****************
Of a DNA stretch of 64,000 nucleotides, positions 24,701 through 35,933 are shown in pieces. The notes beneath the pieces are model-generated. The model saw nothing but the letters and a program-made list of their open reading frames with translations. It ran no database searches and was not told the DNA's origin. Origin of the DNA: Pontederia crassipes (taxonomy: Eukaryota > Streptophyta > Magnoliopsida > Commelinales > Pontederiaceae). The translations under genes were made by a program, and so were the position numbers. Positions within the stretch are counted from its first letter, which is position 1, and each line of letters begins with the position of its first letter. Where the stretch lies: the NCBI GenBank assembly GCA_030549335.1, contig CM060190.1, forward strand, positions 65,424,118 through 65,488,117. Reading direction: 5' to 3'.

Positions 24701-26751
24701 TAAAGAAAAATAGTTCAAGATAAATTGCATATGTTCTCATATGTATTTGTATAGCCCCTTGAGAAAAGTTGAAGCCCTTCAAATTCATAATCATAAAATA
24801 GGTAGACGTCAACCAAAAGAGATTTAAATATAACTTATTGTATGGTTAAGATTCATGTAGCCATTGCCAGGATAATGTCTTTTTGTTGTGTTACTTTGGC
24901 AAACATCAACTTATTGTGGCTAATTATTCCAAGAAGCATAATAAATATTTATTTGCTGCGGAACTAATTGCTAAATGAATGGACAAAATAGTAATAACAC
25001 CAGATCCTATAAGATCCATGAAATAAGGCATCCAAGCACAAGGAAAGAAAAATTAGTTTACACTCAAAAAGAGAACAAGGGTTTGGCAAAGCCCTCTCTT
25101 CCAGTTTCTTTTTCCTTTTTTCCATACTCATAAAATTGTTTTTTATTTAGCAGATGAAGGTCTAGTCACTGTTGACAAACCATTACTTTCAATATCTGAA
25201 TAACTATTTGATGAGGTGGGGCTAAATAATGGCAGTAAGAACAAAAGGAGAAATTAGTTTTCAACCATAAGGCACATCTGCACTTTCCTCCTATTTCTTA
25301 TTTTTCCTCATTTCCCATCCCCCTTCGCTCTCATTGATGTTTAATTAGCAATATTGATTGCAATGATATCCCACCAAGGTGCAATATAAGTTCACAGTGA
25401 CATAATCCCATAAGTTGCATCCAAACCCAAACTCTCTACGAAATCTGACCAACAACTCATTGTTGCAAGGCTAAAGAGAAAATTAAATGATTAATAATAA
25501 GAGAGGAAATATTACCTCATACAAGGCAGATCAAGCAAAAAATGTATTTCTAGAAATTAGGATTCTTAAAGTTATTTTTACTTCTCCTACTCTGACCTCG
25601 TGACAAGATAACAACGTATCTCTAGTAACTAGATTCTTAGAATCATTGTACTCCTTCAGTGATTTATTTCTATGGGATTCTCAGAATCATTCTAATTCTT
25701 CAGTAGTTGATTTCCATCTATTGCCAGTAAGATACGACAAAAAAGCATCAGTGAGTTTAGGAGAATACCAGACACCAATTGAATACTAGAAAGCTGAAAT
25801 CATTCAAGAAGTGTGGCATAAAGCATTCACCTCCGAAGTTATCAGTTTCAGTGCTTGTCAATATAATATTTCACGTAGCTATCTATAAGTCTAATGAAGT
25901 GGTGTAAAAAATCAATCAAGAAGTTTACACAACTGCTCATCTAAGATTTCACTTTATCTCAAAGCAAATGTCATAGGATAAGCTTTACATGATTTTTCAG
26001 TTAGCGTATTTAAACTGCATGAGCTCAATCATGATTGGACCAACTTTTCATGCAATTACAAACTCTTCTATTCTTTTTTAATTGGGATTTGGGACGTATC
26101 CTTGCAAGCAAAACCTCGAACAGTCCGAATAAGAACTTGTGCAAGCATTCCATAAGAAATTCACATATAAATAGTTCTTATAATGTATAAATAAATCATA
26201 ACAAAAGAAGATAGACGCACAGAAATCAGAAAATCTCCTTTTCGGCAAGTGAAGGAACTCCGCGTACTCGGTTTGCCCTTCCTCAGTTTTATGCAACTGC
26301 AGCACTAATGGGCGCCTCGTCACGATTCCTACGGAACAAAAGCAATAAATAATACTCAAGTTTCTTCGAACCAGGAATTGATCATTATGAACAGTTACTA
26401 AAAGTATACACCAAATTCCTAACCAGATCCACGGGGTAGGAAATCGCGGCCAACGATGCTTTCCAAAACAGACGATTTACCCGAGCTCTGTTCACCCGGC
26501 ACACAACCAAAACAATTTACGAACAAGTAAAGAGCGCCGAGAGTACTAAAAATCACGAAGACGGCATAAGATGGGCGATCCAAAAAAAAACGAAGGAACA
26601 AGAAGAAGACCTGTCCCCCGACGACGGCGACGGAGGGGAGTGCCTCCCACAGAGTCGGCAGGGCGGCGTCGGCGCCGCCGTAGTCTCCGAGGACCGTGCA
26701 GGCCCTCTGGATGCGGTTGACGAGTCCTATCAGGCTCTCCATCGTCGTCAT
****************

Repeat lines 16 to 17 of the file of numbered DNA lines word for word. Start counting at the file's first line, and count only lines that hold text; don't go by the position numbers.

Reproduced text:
26001 TTAGCGTATTTAAACTGCATGAGCTCAATCATGATTGGACCAACTTTTCATGCAATTACAAACTCTTCTATTCTTTTTTAATTGGGATTTGGGACGTATC
26101 CTTGCAAGCAAAACCTCGAACAGTCCGAATAAGAACTTGTGCAAGCATTCCATAAGAAATTCACATATAAATAGTTCTTATAATGTATAAATAAATCATA